Am I too sensitive?

iynna's profile thumbnail
You are 1000000% not sensitive or overreacting! please never invalidate your emotions or your guts.I don't care title/no title, you'd be this guy's boss - period.Now let me ask you this: in the email with the take-home attached, what was the tone of your coworker like did he use first person or collective language "send us back the finished product by xxx" vs "send me the product"? Either this was at best negligence, at worst condescending behavior. I have little tolerance there because it can reveal someone's true colors. I would totally tell the team how you feel it will be an educational experience for them and these are the things you need to be able to discuss with them - they will have your back and at least try to understand where this is coming.I'd phrase it this way ideally on the phone vs in writing "Nice I look forward to diving deeper into his work. I will say I was surprised he dropped me out of the thread. I will give him the benefit of the doubt and assume it's a reply all vs. reply to original sender mistake. However, this is something I want dig more into so if we do another round I want to do more behavioral to see how he could be as a colleague (ie. is he just young and have a few things to learn or can actually be a dick) "You don't have to curse and say dick but you get the idea. If you want your team to listen actively, position this not as being a gender thing BUT as a team issue ie. are we actually going to get along with this person.
Aggs's profile thumbnail
<> This part is priceless advice, and although I am sensitive to the gender-reactions, I agree that the times I ever made true progress was by making it clear that someone's behaviour could affect everyone equally. Great feedback, iynna, thank you!
ThereseLCanares's profile thumbnail
Agree. Sounds like some implicit bias going on here. Devils advocate/Benefit of the doubt if the co-worker gave the assignment do you think that indicated (or they said) to send it back to that co-worker, misunderstanding that it should be cc’ed to you too?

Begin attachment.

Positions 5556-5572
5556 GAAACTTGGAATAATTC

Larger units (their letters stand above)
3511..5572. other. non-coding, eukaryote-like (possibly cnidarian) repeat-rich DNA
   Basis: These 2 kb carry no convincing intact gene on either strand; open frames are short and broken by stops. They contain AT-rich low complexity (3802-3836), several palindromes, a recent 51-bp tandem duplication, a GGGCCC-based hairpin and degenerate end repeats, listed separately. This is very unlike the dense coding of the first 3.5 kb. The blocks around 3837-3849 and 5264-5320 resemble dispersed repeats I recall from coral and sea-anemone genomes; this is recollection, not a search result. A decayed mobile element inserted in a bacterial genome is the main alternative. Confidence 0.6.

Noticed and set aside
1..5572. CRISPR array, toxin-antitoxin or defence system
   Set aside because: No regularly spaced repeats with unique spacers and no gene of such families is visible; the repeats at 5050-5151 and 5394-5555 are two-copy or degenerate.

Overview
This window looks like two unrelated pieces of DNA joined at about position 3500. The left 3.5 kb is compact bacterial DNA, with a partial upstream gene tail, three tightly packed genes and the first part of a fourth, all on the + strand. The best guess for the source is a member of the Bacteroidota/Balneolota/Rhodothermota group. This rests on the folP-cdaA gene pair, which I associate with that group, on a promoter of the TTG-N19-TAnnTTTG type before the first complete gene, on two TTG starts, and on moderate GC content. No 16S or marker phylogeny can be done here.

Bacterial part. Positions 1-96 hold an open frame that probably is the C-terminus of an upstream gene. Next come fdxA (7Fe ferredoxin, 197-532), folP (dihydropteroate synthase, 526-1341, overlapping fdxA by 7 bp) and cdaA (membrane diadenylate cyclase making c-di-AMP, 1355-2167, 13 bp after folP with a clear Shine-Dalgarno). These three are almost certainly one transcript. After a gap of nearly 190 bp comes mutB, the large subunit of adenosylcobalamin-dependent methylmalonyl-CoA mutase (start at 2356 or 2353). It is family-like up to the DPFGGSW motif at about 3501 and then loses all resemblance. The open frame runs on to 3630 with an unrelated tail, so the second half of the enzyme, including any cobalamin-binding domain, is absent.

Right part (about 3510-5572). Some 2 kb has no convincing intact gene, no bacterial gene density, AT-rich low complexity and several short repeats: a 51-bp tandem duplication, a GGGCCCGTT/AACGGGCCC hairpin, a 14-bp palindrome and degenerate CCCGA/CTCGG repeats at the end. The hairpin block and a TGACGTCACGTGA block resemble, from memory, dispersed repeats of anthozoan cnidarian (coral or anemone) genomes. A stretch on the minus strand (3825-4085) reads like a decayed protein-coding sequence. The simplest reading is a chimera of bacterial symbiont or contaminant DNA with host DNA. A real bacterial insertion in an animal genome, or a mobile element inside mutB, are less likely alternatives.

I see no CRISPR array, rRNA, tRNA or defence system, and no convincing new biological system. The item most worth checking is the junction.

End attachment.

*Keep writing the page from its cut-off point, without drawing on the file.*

amara's profile thumbnail
It seems to me the problem was innocent enough since your colleague instructed and sent out the assignment. Naturally, the candidate returned to sender I don’t think the candidate should face additional scrutiny over this. But you must discuss interview protocol with the team, when giving out instructions
irisschaffer's profile thumbnail
To be honest with you, I personally wouldn’t be all too concerned. It took me months to get used to hitting the “reply to all” button because my muscle memory was so used to hitting the normal “reply” button before I started working.That said, I would still share this concern with my co-workers and/or the hiring manager, as you are totally right, it might well be a red flag!
teresaman's profile thumbnail
I too used to hit just "reply" instead of "reply all" and accidentally miss the folks who are cc'ed! Something your coworker could do to correct this, irrespective of the candidate's reason for not sending it to you, would be to say something like — "thanks so much for sending this. Adding [your name] again (cc'ed)."
ritapalanjian's profile thumbnail
I'm very sensitive as well. For this situation, I think that it could have been an innocent oversight. Maybe this isn't the first situation for you and the reason it is raised a red flag or triggered you for some reason. In my previous job, it wasn't unsual working with men who clearly preferred working with men. I did feel I would be dismissed or not heard within a group project.
LaraY's profile thumbnail
By default I only reply to emails. Half the time I might not even realize another person was CC'd. In Gmail, to reply all, it's a longer process (rightfully so, as it can be annoying on large send lists).I wouldn't get too upset about it, tbh.